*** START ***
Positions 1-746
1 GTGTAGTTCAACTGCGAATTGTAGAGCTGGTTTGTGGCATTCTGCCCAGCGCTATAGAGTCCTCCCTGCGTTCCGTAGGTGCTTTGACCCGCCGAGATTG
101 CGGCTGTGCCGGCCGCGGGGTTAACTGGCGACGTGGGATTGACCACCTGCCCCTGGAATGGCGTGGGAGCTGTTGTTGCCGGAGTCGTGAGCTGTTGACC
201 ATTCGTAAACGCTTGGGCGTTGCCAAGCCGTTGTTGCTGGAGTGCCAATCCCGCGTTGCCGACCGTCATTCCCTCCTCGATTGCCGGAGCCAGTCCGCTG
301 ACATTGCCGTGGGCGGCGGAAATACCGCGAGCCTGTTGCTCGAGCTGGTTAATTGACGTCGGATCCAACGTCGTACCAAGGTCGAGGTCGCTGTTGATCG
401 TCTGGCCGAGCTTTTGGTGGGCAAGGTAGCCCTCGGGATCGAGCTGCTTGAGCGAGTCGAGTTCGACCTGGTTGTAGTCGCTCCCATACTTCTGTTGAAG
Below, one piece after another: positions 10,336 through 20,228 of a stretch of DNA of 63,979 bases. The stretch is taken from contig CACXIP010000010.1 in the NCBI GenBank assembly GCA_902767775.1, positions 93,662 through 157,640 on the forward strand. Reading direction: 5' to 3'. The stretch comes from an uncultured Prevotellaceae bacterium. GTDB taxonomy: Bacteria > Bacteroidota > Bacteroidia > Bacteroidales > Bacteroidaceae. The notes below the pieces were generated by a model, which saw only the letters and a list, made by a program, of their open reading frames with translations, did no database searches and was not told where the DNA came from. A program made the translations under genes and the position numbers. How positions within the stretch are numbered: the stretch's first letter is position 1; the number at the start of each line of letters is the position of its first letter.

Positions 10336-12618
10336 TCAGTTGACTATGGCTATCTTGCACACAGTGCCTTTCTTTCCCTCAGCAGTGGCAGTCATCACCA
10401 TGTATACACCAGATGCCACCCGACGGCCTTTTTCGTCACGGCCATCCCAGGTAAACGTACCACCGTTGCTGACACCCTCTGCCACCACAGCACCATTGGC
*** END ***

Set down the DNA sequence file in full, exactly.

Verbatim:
Positions 1-746
1 GTGTAGTTCAACTGCGAATTGTAGAGCTGGTTTGTGGCATTCTGCCCAGCGCTATAGAGTCCTCCCTGCGTTCCGTAGGTGCTTTGACCCGCCGAGATTG
101 CGGCTGTGCCGGCCGCGGGGTTAACTGGCGACGTGGGATTGACCACCTGCCCCTGGAATGGCGTGGGAGCTGTTGTTGCCGGAGTCGTGAGCTGTTGACC
201 ATTCGTAAACGCTTGGGCGTTGCCAAGCCGTTGTTGCTGGAGTGCCAATCCCGCGTTGCCGACCGTCATTCCCTCCTCGATTGCCGGAGCCAGTCCGCTG
301 ACATTGCCGTGGGCGGCGGAAATACCGCGAGCCTGTTGCTCGAGCTGGTTAATTGACGTCGGATCCAACGTCGTACCAAGGTCGAGGTCGCTGTTGATCG
401 TCTGGCCGAGCTTTTGGTGGGCAAGGTAGCCCTCGGGATCGAGCTGCTTGAGCGAGTCGAGTTCGACCTGGTTGTAGTCGCTCCCATACTTCTGTTGAAG
Below, one piece after another: positions 10,336 through 20,228 of a stretch of DNA of 63,979 bases. The stretch is taken from contig CACXIP010000010.1 in the NCBI GenBank assembly GCA_902767775.1, positions 93,662 through 157,640 on the forward strand. Reading direction: 5' to 3'. The stretch comes from an uncultured Prevotellaceae bacterium. GTDB taxonomy: Bacteria > Bacteroidota > Bacteroidia > Bacteroidales > Bacteroidaceae. The notes below the pieces were generated by a model, which saw only the letters and a list, made by a program, of their open reading frames with translations, did no database searches and was not told where the DNA came from. A program made the translations under genes and the position numbers. How positions within the stretch are numbered: the stretch's first letter is position 1; the number at the start of each line of letters is the position of its first letter.

Positions 10336-12618
10336 TCAGTTGACTATGGCTATCTTGCACACAGTGCCTTTCTTTCCCTCAGCAGTGGCAGTCATCACCA
10401 TGTATACACCAGATGCCACCCGACGGCCTTTTTCGTCACGGCCATCCCAGGTAAACGTACCACCGTTGCTGACACCCTCTGCCACCACAGCACCATTGGC